How Does Clicker Training Work?
Clicker training is a form of reinforcement based training which utilizes an audible marker to communicate to the animal precisely which behavior the trainer is looking for. The sound of the click tells the animal it is doing something correctly, at the very moment it happens, and it is always followed up with a small reward (usually a pea-sized food treat or favorite toy).
The clicker-savvy dog understands that if it repeats the behavior it was doing when it heard the click, it will receive another treat.
Can clicker training be used to fix problem behaviors in puppies and dogs?
Absolutely! Clicker trainers study the behavior to understand what the trigger is and why it is being reinforced. We first try to eliminate the reinforcement, and then train a preferred behavior.
Will I always need to carry around a clicker and use food?
No. Dog clicker training is used to train new behaviors. So once the behavior is on cue, the dog clicker is no longer necessary. If you want to tidy up a behavior (have your dog respond more quickly, or do it longer, etc.) then you can use the clicker again to improve the behavior.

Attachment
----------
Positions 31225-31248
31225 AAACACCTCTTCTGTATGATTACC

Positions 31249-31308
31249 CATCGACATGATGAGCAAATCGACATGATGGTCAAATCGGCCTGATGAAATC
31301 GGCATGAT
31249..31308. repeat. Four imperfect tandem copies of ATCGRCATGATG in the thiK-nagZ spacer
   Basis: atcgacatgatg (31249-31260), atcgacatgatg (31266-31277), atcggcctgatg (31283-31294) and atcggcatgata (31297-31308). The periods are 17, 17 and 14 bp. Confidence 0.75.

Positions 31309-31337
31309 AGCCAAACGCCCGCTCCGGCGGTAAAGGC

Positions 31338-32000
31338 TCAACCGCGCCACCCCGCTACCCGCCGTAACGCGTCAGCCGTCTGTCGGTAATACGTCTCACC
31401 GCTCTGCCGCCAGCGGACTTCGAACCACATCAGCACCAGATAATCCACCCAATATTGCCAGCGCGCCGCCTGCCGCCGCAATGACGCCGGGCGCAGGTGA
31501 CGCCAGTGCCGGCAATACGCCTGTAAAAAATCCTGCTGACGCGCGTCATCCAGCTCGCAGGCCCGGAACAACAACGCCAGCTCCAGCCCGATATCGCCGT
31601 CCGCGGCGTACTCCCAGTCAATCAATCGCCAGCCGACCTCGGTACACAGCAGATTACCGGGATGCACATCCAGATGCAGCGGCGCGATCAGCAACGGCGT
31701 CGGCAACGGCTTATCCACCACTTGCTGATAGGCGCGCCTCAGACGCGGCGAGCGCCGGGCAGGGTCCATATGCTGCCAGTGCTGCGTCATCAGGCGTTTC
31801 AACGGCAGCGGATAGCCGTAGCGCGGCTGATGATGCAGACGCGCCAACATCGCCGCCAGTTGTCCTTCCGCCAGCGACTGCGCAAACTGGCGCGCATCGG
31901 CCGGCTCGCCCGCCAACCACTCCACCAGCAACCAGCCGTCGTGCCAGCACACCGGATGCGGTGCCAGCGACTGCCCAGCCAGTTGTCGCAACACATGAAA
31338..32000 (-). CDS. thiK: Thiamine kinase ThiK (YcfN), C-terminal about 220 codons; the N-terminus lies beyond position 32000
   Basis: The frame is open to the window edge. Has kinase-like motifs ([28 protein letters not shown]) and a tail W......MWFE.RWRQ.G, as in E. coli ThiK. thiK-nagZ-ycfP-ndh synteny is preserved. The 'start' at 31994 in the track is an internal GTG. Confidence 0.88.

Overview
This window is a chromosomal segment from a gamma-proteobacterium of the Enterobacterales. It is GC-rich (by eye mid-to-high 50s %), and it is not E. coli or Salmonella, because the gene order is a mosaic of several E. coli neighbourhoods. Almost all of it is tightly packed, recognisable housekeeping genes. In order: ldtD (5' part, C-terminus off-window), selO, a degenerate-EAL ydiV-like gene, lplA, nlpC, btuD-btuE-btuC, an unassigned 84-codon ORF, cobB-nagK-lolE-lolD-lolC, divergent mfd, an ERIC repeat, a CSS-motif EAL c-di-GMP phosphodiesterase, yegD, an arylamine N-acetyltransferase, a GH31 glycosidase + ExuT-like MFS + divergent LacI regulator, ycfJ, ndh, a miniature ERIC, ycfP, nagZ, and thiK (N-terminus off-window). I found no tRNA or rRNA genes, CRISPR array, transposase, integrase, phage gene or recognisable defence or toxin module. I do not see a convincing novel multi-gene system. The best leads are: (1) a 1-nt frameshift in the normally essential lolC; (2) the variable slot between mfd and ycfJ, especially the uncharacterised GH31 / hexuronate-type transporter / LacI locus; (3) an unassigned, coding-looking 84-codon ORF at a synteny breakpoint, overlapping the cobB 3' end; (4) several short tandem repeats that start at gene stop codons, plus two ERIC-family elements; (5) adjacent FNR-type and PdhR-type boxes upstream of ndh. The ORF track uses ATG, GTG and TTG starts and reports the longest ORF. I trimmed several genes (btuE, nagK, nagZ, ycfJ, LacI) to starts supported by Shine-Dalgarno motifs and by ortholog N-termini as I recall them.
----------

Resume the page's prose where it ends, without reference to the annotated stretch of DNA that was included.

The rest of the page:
There are a lot of things in life that your dog finds rewarding. Food happens to be one of the most rewarding, but not all dogs are driven by treats. It will be important to learn what your dog likes, and use those things to reinforce the trained behaviors – other options include toys, play, attention, and affection. We also take advantage of life-rewards like going outside, going for a walk, greeting another dog, etc.
Can’t I just use a word instead of the clicker?
When dog clicker trainers don’t have a clicker in hand, but want to mark a behavior, we use what we have, a sound we make with our mouth. We will pick a word such as "good" or "yes." These words work, but are not as precise as the click. The sound of the click is something quite unique and is able to be made a lot quicker than blurting out a word. Not only does a click sound distinct, as opposed to a verbal sound that they hear all the time out of our mouths, research suggests that the sound is processed in the brain differently (in the amygdala as opposed to the cortex), which may explain the long-term recall of behaviors trained in this way.
Where can I find more information?